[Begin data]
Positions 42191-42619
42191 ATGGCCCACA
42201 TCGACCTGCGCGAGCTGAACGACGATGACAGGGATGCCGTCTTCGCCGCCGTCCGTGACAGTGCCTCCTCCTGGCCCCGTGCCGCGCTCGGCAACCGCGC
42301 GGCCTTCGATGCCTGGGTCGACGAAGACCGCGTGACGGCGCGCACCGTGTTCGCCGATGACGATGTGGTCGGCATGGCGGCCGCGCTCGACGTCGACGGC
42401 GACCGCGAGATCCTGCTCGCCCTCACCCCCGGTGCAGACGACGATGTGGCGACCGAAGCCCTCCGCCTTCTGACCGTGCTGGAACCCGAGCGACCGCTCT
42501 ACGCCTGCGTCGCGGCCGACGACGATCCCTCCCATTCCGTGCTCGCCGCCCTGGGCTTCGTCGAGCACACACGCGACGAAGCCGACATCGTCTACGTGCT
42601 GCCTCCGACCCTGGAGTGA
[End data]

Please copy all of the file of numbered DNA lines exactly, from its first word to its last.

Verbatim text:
Positions 42191-42619
42191 ATGGCCCACA
42201 TCGACCTGCGCGAGCTGAACGACGATGACAGGGATGCCGTCTTCGCCGCCGTCCGTGACAGTGCCTCCTCCTGGCCCCGTGCCGCGCTCGGCAACCGCGC
42301 GGCCTTCGATGCCTGGGTCGACGAAGACCGCGTGACGGCGCGCACCGTGTTCGCCGATGACGATGTGGTCGGCATGGCGGCCGCGCTCGACGTCGACGGC
42401 GACCGCGAGATCCTGCTCGCCCTCACCCCCGGTGCAGACGACGATGTGGCGACCGAAGCCCTCCGCCTTCTGACCGTGCTGGAACCCGAGCGACCGCTCT
42501 ACGCCTGCGTCGCGGCCGACGACGATCCCTCCCATTCCGTGCTCGCCGCCCTGGGCTTCGTCGAGCACACACGCGACGAAGCCGACATCGTCTACGTGCT
42601 GCCTCCGACCCTGGAGTGA